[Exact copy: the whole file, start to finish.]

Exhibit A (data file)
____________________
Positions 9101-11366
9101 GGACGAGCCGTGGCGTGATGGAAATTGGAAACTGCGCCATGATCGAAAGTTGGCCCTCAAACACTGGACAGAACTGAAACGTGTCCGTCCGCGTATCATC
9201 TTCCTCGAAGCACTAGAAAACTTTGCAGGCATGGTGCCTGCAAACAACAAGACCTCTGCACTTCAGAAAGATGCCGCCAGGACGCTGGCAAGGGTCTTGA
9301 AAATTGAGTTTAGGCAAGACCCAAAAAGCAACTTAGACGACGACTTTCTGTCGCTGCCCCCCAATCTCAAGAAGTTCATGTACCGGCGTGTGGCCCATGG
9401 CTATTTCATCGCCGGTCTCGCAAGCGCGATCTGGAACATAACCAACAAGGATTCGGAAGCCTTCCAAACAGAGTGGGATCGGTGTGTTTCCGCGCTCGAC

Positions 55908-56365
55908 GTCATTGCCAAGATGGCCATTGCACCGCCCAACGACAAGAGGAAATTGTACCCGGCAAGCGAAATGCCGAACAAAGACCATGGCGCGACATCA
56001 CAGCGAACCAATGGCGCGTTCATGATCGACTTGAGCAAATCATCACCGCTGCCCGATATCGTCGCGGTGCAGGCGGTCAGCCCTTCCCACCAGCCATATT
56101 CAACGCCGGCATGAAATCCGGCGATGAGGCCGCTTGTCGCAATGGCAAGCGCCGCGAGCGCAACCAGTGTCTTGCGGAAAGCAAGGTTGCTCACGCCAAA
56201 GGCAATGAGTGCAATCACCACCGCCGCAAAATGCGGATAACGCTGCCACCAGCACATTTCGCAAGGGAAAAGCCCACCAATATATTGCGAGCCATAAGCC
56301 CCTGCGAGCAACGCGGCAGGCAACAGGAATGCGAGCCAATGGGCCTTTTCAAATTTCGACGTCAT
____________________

Positions 9101-11366
9101 GGACGAGCCGTGGCGTGATGGAAATTGGAAACTGCGCCATGATCGAAAGTTGGCCCTCAAACACTGGACAGAACTGAAACGTGTCCGTCCGCGTATCATC
9201 TTCCTCGAAGCACTAGAAAACTTTGCAGGCATGGTGCCTGCAAACAACAAGACCTCTGCACTTCAGAAAGATGCCGCCAGGACGCTGGCAAGGGTCTTGA
9301 AAATTGAGTTTAGGCAAGACCCAAAAAGCAACTTAGACGACGACTTTCTGTCGCTGCCCCCCAATCTCAAGAAGTTCATGTACCGGCGTGTGGCCCATGG
9401 CTATTTCATCGCCGGTCTCGCAAGCGCGATCTGGAACATAACCAACAAGGATTCGGAAGCCTTCCAAACAGAGTGGGATCGGTGTGTTTCCGCGCTCGAC

Positions 55908-56365
55908 GTCATTGCCAAGATGGCCATTGCACCGCCCAACGACAAGAGGAAATTGTACCCGGCAAGCGAAATGCCGAACAAAGACCATGGCGCGACATCA
56001 CAGCGAACCAATGGCGCGTTCATGATCGACTTGAGCAAATCATCACCGCTGCCCGATATCGTCGCGGTGCAGGCGGTCAGCCCTTCCCACCAGCCATATT
56101 CAACGCCGGCATGAAATCCGGCGATGAGGCCGCTTGTCGCAATGGCAAGCGCCGCGAGCGCAACCAGTGTCTTGCGGAAAGCAAGGTTGCTCACGCCAAA
56201 GGCAATGAGTGCAATCACCACCGCCGCAAAATGCGGATAACGCTGCCACCAGCACATTTCGCAAGGGAAAAGCCCACCAATATATTGCGAGCCATAAGCC
56301 CCTGCGAGCAACGCGGCAGGCAACAGGAATGCGAGCCAATGGGCCTTTTCAAATTTCGACGTCAT